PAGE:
UN adapting conference facilities to meet the needs of delegates with disabilities
New York, 11 August — To facilitate access to the negotiations on a new convention to protect the rights of persons with disabilities that will begin next Monday, the United Nations is making major changes in its conference facilities for the meeting.
The changes to the second largest meeting room in the UN complex include removing doors that impede the movement of wheelchairs, the installation of a ramp to the podium, equipment to produce documentation in Braille and infrared listening devices that will allow hearing impaired participants to listen to interpretation. .
More than 800 representatives from almost 90 organizations representing people with disabilities will be attending the negotiations, in addition to delegates from governments and international organizations.
“We are trying to facilitate the needs of persons with disabilities,” said Fernando Barquin of the UN’s Special Events Unit. Lessons learned from past meetings have been incorporated into this year’s plans, he said.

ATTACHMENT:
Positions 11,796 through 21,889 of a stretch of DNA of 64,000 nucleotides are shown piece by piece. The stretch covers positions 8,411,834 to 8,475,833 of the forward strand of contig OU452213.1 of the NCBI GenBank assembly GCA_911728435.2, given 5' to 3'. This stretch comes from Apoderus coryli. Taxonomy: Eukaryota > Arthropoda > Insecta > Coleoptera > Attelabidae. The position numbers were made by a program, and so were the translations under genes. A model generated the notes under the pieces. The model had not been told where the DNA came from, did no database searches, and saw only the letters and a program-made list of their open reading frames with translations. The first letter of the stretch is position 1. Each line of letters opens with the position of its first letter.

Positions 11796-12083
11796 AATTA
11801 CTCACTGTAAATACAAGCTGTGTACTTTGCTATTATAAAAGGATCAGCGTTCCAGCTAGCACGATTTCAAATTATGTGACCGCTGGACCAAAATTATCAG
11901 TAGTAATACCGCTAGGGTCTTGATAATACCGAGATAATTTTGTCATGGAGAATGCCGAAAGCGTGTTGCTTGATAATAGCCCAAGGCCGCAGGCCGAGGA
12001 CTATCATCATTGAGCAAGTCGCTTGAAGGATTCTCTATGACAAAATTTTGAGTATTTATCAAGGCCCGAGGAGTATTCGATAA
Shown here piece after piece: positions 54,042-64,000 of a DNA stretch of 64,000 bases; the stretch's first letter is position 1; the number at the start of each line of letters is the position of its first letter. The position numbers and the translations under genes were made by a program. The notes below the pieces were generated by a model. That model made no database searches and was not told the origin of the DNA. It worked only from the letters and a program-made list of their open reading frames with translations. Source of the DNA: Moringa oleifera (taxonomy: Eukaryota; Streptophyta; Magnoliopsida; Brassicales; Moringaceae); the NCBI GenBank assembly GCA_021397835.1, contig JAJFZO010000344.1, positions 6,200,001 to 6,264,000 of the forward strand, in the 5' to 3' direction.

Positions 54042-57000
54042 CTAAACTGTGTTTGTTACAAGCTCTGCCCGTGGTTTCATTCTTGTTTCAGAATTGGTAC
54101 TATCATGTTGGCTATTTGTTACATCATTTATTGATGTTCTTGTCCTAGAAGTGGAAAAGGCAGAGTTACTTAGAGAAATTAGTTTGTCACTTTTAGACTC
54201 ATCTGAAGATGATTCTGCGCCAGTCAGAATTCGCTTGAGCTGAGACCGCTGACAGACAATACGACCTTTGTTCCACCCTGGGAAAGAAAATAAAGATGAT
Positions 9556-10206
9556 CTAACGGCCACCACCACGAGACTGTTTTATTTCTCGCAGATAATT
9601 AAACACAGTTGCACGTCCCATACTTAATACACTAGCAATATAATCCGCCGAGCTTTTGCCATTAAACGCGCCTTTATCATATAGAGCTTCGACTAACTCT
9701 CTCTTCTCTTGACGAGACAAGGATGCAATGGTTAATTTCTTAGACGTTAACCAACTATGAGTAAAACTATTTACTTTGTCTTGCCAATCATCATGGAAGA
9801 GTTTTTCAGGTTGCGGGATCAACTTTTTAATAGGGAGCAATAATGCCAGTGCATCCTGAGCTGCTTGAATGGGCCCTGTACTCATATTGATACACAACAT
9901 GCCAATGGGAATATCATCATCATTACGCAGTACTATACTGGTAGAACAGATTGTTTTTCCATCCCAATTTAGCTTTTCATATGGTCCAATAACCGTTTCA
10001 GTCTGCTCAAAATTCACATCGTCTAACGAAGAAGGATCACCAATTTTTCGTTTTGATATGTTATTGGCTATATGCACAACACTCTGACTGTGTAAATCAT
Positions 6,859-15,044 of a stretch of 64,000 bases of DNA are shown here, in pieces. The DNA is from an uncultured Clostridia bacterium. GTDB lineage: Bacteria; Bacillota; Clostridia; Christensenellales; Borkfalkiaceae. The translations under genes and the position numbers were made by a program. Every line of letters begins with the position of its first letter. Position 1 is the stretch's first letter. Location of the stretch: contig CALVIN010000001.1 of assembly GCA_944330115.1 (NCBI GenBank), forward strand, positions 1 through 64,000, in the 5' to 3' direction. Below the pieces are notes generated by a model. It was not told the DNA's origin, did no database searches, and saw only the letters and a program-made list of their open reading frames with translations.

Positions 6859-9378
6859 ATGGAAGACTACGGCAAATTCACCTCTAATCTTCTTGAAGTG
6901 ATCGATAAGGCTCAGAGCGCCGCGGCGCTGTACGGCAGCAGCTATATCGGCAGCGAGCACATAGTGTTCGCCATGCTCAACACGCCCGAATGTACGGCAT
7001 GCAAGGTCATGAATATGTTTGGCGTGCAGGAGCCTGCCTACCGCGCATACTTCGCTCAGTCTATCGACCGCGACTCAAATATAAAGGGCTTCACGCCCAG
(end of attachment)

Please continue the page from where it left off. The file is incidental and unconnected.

“When we first starting having these sessions nearly five years ago, we didn’t know how to accommodate that many people with different types of disabilities,” Thomas Schindlmayr, from the UN Department of Economic and Social Affairs said. “But we’ve learned a lot of things during this process.” .
To accommodate delegates with disabilities, Barquin said that between 20-25 fixed seats will be removed so that people in wheelchairs can sit at the desks with their national delegations. To assist delegates who rely on rechargeable computers, a “power station” will be established outside the conference room that can also be used to recharge electric powered wheelchairs. .
In addition, two public telephones directly outside the conference will be positioned so that people in wheelchairs can use them. Arrangements have also been made with the caterer, Barquin said, to make sure that dining facilities are accessible.